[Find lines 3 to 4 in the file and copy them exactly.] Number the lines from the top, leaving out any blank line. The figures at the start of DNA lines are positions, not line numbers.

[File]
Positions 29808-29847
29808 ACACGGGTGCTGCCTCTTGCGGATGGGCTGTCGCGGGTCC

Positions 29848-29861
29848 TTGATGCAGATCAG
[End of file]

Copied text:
Positions 29848-29861
29848 TTGATGCAGATCAG